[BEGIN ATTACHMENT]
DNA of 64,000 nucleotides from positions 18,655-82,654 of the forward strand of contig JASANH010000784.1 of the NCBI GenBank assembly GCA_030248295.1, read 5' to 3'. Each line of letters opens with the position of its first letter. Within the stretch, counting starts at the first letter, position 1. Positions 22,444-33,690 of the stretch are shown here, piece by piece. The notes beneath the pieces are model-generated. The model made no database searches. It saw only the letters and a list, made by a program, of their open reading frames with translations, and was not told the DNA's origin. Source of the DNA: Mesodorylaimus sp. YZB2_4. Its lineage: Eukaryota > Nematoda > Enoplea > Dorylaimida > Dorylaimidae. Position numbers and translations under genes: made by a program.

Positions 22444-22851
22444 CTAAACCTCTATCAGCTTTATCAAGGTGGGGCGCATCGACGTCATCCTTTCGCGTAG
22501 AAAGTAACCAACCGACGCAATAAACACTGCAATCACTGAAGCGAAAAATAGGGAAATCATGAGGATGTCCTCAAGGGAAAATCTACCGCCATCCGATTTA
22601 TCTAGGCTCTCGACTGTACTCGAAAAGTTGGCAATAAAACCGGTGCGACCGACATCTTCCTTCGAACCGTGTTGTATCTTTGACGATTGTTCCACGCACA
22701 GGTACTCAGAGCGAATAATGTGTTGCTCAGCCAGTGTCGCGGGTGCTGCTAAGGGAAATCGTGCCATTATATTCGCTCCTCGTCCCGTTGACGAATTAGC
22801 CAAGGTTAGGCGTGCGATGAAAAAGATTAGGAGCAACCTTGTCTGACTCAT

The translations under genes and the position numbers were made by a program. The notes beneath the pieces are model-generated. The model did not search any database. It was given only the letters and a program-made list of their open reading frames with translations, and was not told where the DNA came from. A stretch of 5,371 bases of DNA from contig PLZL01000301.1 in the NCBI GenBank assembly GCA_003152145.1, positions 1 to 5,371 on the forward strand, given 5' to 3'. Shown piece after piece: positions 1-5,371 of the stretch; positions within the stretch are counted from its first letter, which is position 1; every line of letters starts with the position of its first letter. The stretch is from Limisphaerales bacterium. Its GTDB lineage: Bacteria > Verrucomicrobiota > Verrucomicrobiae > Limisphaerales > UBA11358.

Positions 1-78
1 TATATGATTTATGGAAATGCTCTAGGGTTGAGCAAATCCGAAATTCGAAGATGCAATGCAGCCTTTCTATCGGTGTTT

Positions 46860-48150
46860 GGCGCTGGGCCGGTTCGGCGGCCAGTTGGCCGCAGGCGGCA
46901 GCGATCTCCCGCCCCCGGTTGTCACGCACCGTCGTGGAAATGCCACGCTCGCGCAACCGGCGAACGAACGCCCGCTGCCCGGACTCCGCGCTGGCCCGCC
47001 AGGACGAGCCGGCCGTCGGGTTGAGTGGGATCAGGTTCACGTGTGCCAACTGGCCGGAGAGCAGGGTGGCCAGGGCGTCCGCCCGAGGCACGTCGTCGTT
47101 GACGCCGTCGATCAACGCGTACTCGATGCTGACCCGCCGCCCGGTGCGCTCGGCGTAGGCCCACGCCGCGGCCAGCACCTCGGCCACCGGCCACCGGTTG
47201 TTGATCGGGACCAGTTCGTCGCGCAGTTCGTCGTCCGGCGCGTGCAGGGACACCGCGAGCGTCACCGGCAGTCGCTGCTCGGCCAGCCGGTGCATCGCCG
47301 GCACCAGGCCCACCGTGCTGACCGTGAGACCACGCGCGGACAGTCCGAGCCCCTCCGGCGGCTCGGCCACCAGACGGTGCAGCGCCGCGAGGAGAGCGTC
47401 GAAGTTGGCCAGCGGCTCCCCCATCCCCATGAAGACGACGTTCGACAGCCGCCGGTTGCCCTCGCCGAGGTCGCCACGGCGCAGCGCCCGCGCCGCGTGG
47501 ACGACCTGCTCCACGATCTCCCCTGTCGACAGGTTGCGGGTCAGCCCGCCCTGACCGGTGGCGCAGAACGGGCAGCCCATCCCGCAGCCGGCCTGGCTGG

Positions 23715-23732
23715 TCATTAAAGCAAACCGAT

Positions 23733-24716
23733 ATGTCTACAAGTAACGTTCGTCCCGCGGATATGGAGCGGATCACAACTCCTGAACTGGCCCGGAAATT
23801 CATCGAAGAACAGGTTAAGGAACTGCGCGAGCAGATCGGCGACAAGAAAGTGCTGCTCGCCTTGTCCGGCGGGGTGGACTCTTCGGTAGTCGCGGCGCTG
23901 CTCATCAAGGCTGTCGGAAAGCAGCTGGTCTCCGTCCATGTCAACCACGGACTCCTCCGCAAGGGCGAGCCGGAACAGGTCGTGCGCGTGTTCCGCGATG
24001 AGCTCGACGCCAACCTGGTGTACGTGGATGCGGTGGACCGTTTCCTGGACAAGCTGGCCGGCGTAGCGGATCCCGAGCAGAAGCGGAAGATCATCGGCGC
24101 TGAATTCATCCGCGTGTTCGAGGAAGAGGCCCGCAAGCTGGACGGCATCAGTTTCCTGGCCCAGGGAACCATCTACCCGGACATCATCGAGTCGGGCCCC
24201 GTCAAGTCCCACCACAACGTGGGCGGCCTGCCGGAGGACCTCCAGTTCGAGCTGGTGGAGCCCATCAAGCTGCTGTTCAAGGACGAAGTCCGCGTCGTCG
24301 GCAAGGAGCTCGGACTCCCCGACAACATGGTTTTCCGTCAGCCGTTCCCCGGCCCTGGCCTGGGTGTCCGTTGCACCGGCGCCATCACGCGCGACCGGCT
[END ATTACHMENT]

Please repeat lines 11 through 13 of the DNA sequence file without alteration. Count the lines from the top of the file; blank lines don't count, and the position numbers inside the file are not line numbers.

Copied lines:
Positions 46860-48150
46860 GGCGCTGGGCCGGTTCGGCGGCCAGTTGGCCGCAGGCGGCA
46901 GCGATCTCCCGCCCCCGGTTGTCACGCACCGTCGTGGAAATGCCACGCTCGCGCAACCGGCGAACGAACGCCCGCTGCCCGGACTCCGCGCTGGCCCGCC